Practicing tolerating all of the uncomfortable emotions

Conflict and confrontation can kiss my ass

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The scary part about having goals is, once we’ve written them down, we’ve created structural tension.

Existential pressure. A gap between who we are and who we want to be.

Which means, we’re on the hook. There’s an apparatus of accountability that now exists the world, and if we don’t take action toward those goals, it’s going to drive us crazy.

My ritual is to set one hundred goals every year. It’s a creative, inspiring and empowering exercise, especially when I get to take the list out of my wallet each month to monitor my progress.

But what’s interesting is, whenever I get stuck in one of my sad slumps, when the season of life is one where joy doesn’t come easily, I won’t even look at my goals. Because I just know there will be a sense of disappointment that will make me feel disgusted with myself.

It’s like the fear of stepping on the scale the day after the superbowl. Why even bother when that number is going to be seven pounds heavier than you want?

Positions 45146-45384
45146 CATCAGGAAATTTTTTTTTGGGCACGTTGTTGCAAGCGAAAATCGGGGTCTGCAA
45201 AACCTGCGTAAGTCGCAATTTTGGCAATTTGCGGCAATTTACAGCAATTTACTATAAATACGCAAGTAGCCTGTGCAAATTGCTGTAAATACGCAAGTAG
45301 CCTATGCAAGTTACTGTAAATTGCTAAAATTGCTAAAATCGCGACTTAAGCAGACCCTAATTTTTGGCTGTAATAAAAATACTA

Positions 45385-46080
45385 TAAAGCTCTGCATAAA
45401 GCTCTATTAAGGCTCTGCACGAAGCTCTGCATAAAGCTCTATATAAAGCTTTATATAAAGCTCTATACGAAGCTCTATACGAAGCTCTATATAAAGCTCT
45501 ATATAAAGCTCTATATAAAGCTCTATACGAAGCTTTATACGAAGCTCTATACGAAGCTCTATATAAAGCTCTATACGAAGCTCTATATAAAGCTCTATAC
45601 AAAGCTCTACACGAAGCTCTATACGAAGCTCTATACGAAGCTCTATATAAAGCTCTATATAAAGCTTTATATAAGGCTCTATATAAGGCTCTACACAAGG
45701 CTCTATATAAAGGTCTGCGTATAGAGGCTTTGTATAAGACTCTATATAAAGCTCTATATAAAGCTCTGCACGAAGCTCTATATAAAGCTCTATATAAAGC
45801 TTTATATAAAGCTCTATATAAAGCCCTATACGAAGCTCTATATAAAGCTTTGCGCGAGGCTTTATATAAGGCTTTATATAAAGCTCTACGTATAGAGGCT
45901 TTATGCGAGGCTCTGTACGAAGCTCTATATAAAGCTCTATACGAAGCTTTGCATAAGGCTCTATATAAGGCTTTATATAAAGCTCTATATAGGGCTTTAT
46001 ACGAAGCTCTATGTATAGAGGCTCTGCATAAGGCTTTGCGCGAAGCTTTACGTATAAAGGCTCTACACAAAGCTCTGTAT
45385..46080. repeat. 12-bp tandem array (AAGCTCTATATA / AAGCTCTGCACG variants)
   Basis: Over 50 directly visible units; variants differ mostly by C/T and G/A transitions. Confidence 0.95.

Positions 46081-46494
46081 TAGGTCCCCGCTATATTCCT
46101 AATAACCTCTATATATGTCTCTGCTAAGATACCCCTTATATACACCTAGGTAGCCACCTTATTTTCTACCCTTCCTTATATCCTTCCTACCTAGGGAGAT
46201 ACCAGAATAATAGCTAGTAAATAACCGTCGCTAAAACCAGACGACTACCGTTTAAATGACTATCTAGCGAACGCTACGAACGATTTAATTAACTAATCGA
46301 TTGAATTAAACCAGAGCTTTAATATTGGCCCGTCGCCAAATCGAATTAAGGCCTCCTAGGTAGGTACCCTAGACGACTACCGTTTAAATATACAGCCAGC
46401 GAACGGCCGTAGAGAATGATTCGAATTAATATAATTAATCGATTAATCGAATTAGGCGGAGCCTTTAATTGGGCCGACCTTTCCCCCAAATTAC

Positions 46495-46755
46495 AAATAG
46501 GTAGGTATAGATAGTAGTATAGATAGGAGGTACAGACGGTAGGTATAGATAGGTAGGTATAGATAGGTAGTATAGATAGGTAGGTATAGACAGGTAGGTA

That’s how we psyche ourselves out.

Out of sight, out of mind. This isn’t happening. Let’s just sweep those pesky little goals under the rug and avoid the confrontation.

But the good news is, most things in life are never as bad as they seem. Only as bad as we convince ourselves they are.

Behan once wrote that many of our fears are tissue paper thin, and a single courageous step will carry us clear through them. And that’s the beauty of setting goals. No matter how scared we are to gauge our own progress, odds are, we’re already closer to the finish line than we might have thought.

I recently pulled out my goal sheet for the first time in three months. But instead of childishly covering my eyes like a fleshy blindfold, I faced reality. And to my delight, the year was going better than I had anticipated.

Taking stock of the distance I had traveled gave me a deep sense of pride, momentum and encouragement.

Proving, that when we report the truth to ourselves, we strengthen structural tension, which helps us mobilize energy we can use in creating.

It’s time to stack the cards in your favor.

Have a good look at yourself and find ways to appraise your situation positively.

How are you practicing tolerating all of the uncomfortable emotions associated with conflict and confrontation?

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Scott Ginsberg
That Guy with the Nametag
Author. Speaker. Strategist. Inventor. Filmmaker. Publisher. Songwriter.

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Author. Speaker. Songwriter. Filmmaker. Inventor. Founder of Pioneer of Personal Creativity Management (PCM). I also wear a nametag 24/7.

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